Matter and materials (II) Paticles that substances are made up of

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Information about Matter and materials (II) Paticles that substances are made up of
Education

Published on March 30, 2013

Author: LKOTZE

Source: slideshare.net

Description

Gr. 10 Physical Science based upon Andries Oliviers' Textbook with input from DocScientia

Particles that substances are made up of

Atoms Basic building blocks of matter. Element Mono-atomic elements Metals – giant structures Diatomic molecules Diatomic molecular elementsPolyatomic molecular elements

CompoundsTwo or more atoms of different elements: Molecular compound Covalent network structures Ionic compounds Metallic structure Fixed proportions Electrically neutral

Investigating elements and compounds

Hydrogen gas

Carbon dioxide gas

Dehydration of copper sulfate

Dehydration of copper sulfate

Electrolysis of water

Representation of elements and compounds Molecular formula of a compound H2O – actual number and type of atoms in the molecule. Empirical formula of a compound NaCl – the simplest formula. Strucutural formula of a compoundO = C = O – shows arrangement between atoms in a compound.

Diagrams of elements and compounds

Covalent structuresElectrons shared.Non-metals.Form molecules.

Covalent molecular solidsSolids = molecules that are bonded in a molecular lattice.Low boiling and melting points. Often sublimates.

Covalent network structureWhen bonds extend throughout the structure of the substance to form a giant covalent network.These solids are very stable and have high melting and boiling points.Diamond and graphite are two allotropes of carbon. Allotropes are when the same element occur in different crystal forms.

DiamondColourless transparent crystal.Hard – strong covalent bonds (4)Very high M.P. and B.P.Cannot conduct electricity – no free e- or ions.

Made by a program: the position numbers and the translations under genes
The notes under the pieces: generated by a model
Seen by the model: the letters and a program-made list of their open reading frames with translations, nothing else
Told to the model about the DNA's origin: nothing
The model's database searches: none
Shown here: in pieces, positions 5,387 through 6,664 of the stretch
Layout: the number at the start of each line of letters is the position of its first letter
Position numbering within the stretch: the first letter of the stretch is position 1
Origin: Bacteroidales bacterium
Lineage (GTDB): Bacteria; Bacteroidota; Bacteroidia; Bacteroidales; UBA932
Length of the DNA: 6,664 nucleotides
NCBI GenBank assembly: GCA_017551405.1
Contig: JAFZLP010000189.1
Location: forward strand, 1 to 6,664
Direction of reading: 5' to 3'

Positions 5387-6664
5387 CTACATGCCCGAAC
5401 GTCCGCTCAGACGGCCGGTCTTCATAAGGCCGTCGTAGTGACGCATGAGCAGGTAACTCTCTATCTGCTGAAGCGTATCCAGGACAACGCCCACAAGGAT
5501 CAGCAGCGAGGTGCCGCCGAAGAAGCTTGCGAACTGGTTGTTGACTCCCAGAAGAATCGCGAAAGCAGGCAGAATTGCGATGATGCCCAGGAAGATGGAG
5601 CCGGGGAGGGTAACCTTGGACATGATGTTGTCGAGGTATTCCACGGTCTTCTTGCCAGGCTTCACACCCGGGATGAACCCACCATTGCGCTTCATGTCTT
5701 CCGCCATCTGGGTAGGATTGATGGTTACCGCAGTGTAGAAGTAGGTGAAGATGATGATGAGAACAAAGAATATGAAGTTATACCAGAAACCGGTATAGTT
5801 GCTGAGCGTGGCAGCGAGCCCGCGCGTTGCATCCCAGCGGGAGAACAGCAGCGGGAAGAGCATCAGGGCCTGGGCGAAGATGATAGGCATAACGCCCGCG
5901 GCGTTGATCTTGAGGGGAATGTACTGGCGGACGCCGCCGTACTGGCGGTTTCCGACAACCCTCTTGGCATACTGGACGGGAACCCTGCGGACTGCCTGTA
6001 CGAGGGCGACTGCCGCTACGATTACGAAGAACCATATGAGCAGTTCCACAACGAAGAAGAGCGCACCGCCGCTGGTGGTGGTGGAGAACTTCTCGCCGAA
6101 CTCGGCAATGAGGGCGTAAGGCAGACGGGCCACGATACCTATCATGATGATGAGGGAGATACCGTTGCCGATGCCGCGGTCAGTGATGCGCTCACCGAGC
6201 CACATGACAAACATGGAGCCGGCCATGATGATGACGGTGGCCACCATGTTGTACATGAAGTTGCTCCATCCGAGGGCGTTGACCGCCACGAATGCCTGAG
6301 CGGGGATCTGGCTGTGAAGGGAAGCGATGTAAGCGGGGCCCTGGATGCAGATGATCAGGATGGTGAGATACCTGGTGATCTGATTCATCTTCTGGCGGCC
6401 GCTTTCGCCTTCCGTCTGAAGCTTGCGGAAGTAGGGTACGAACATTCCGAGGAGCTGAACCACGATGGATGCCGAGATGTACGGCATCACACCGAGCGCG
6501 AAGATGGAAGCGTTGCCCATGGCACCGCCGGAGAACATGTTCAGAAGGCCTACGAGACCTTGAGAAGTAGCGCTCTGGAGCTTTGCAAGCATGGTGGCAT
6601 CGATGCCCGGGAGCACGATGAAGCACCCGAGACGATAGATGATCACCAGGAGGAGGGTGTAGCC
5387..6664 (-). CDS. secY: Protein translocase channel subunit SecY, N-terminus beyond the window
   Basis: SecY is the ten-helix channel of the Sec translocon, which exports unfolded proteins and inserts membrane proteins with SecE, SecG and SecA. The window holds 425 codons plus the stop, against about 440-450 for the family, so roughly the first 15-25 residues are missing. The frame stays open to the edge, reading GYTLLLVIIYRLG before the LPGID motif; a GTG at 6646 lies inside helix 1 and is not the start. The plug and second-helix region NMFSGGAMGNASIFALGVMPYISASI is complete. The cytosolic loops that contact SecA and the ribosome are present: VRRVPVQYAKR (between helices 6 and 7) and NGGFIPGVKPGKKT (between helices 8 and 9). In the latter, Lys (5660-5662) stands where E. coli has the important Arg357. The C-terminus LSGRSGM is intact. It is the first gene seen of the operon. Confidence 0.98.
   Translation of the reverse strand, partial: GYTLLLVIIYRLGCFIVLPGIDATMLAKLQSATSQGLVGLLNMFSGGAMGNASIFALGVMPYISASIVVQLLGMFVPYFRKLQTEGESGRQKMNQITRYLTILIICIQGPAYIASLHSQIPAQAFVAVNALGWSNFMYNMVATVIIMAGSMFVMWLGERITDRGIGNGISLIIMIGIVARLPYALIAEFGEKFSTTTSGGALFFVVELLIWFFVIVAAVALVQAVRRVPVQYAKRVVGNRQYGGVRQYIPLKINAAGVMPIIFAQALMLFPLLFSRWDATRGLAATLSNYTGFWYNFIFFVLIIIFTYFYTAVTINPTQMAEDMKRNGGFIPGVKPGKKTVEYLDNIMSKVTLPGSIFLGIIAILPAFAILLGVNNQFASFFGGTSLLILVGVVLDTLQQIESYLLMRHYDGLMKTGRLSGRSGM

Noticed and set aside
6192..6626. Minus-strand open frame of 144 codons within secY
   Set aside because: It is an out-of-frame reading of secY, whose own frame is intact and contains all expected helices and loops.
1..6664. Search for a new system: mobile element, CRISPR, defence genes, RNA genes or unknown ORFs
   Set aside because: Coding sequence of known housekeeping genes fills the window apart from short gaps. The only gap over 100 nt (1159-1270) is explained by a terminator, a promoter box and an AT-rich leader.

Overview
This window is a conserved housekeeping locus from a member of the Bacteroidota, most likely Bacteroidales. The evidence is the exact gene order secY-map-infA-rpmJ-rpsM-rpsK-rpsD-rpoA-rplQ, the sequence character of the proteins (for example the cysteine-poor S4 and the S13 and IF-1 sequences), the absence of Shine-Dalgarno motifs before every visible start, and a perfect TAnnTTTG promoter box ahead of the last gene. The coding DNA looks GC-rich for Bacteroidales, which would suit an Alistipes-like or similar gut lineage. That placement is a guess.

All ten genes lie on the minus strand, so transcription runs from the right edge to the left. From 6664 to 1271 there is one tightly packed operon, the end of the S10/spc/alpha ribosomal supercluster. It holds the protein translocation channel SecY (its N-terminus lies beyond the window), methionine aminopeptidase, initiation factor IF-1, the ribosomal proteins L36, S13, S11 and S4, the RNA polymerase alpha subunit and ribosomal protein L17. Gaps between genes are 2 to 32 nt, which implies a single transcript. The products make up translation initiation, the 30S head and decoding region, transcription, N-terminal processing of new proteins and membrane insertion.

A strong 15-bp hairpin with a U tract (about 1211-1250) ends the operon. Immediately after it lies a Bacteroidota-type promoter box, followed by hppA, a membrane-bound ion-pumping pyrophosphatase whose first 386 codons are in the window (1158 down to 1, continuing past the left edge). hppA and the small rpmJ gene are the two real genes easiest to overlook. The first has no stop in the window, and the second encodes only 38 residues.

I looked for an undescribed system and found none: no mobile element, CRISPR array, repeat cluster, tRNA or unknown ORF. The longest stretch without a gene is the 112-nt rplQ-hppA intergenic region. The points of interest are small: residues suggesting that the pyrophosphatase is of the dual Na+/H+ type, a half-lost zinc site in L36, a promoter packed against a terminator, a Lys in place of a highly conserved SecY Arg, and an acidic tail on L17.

GraphiteSoft/slippery – form layers held together by weak intermolecular forces.Conduct electricity due to one free e-.

Silica compoundEvery silicon atom bonds covalently to four oxygen atoms.

Boron compoundsBN share properties similar to graphite and diamond, depending on its molecular structure.

Uses of diamond, graphite and silicaSUBSTANCE PROPERTIES USESDIAMOND Hardest known substance In tools to cut and drill Very high M.P. and B.P. Precious stones Does not conduct Jewellery electricityGRAPHITE Soft and slippery Lubricants for engines and locks High M.P. and B.P. Lead of pencils Conducts electricity Electrodes and connectors in generatorsSILICA Hard, used to sand On sand paper objects High M.P. And B.P. Make glass and lenses Does not conduct In bricks to line furnace electricity ovens.

Properties of covalent compounds Low melting and boiling points due to weak intermolecular forces. Covalent network structures have very high M.P.and B.P due to the strong covalent bonds between atoms. Covalent structures are poor conductors of electricity and heat – they are insulators because they have no free electrons.

Ionic structuresElectrons transferredMetal and non-metalsForms crystal lattice

Complete the ion and metal stuff

Chemical bond Ionic Covalent Strong electrostatic forces between ionsForces between atoms inside of are broken. Requires large amounts ofmolecules are broken energy to break. Rearrange atoms/molecules. Rearrange ions. Energy is released New bond, new New bond, new substance substanceOnly reversible in certain circumstances. www.docscientia.co.za

Physical and chemical change